The safety of yoga therapy
Safety, in relation to health, is usually about physical safety: Will I get hurt doing these movements? Will this medication or supplement cause harm? The work of Drs. Peter Levine and Bessel van der Kolk to understand trauma response and healing has brought the concept of emotional and psychological safety to the forefront of health discussions—and not just about working with trauma.
When the feeling of safety is missing, our bodies become defensive, activating the sympathetic nervous system responsible for fight-or-flight responses. Anxiety is an example of missing the feeling of safety. When someone lacks a sense of safety, more often than not—and this can happen for many reasons besides trauma—the person lives in a state of chronic stress and sympathetic activation. Chronic stress is one of many areas of medical research where yoga practices have been shown to be effective therapies.*
Stress and inflammation
Driven by an overactive sympathetic response, chronic stress can cause long-term inflammation, with a cascade of negative health consequences. Our systems are remarkably adaptable, so much so that we may not even notice the signs and symptoms that things are not right. Yoga therapy can teach us how to notice these signs and then take appropriate action for healing.
The power of ahimsa
The first principle of yoga, known to yogis as ahimsa, or nonviolence, encompasses kindness, compassion, gentleness, patience, and more. As a cornerstone of the experience of yoga, ahimsa prescribes ways of being, doing, and thinking. The guidance ahimsa gives is simple and clear yet requires significant skill to apply consistently. Ahimsa instructs us to shift into parasympathetic activation—our rest-and-digest responses—and to find and nurture a deep sense of safety and belonging as a foundation for our lives.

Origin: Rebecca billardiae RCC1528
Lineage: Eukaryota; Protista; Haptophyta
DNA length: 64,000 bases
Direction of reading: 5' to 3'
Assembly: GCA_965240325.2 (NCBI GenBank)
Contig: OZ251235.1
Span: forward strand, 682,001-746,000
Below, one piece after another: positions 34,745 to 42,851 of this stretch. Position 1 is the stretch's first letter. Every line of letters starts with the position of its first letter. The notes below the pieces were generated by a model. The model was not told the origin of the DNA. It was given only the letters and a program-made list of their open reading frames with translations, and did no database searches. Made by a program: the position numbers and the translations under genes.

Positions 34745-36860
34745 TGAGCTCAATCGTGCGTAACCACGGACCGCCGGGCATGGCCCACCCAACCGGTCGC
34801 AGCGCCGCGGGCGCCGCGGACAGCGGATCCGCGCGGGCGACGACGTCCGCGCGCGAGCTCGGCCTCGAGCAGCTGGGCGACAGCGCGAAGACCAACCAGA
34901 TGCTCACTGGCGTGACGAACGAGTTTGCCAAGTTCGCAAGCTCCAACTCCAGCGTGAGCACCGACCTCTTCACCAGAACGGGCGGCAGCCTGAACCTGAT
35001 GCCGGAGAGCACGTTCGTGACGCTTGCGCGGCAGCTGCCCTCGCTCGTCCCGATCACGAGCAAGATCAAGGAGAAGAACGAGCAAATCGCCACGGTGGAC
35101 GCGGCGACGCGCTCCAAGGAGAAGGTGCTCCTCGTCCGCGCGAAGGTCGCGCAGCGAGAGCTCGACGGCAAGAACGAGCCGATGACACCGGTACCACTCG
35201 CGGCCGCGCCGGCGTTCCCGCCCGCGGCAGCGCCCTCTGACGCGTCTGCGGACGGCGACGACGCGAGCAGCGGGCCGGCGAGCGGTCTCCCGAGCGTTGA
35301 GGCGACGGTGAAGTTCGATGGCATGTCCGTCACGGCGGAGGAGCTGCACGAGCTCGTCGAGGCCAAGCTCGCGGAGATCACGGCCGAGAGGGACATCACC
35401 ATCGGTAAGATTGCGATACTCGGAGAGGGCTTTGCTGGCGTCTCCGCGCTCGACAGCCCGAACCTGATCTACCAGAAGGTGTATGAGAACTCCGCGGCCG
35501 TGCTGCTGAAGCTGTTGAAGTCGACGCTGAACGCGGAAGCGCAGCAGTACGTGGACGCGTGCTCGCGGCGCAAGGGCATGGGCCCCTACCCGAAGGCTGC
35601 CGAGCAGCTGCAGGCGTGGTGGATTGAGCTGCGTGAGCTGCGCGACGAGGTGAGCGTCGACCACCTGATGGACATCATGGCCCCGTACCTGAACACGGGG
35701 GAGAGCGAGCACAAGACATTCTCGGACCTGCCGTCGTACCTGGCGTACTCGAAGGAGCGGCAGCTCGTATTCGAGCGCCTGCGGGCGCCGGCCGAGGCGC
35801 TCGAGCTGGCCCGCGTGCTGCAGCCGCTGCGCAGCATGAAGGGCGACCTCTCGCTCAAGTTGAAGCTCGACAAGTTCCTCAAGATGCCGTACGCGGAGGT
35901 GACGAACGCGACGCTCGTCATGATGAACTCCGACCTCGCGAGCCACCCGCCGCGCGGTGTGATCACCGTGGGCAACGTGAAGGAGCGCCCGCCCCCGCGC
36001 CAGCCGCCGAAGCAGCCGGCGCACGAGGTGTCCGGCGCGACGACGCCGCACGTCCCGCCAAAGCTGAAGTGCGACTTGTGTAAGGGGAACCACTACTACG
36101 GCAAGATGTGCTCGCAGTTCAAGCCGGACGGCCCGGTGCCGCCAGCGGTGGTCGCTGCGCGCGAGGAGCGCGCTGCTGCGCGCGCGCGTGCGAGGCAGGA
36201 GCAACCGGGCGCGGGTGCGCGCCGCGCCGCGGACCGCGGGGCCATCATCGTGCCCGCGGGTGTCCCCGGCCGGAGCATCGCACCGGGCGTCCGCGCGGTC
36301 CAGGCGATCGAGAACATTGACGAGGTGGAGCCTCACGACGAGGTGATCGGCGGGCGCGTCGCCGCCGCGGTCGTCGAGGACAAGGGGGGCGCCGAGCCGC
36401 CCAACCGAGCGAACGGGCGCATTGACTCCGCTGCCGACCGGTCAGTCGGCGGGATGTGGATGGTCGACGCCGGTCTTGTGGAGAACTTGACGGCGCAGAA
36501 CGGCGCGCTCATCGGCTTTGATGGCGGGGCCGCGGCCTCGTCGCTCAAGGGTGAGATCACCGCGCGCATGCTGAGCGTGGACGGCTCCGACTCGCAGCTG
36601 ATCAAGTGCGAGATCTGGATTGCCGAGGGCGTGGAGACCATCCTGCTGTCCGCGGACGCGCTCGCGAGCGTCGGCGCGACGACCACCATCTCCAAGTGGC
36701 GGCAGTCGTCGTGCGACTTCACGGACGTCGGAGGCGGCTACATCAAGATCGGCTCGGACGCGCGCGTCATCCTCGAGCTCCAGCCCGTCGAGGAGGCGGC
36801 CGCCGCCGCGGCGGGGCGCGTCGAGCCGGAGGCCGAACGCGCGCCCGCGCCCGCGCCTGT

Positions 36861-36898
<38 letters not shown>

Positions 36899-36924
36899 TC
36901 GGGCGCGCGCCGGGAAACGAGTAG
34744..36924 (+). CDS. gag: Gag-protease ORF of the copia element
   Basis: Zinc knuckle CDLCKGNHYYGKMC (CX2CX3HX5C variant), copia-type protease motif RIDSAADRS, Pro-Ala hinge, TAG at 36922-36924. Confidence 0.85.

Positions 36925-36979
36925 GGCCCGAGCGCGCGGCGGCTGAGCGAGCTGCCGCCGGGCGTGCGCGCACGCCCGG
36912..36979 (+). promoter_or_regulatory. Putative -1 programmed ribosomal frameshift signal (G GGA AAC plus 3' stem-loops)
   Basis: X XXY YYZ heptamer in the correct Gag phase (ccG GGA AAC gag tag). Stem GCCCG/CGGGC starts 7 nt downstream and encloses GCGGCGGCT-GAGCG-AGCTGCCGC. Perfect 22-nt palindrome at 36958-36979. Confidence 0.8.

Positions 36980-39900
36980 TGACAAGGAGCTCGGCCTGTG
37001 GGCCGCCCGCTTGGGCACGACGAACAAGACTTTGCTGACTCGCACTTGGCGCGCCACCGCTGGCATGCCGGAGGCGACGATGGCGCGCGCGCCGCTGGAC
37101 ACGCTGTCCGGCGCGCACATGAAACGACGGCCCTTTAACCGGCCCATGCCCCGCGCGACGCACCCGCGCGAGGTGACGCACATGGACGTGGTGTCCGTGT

Practices to try
Psychological safety is critical to parasympathetic activation. Although cultivating an underlying feeling of security is largely internal mental work, physical practices such as moving with the breath, chanting, and long, slow exhalations can help shift the nervous system. To explore this sense of safety, try these practices:
- Loving-kindness meditation from Lyndi Rivers, C-IAYT
- Breathwork from Megan MacCarthy, C-IAYT
- Yoga nidra for self-healing from Carrie Meyer, C-IAYT
Finally, for brief written guidance on anchoring yourself in a feeling of being safe, these short practices from Deb Dana, LCSW, hit the mark.
Find an IAYT-certified yoga therapist to guide you through practices like these and many others.
*See, for example
- Effects of a yoga-based stress reduction intervention on stress, psychological outcomes and cardiometabolic biomarkers in cancer caregivers: A randomized controlled trial
- A randomized controlled trial of the influence of yoga for women with symptoms of post-traumatic stress disorder
- The effect of web-based hatha yoga on psychological distress and sleep quality in older adults: A randomized controlled trial
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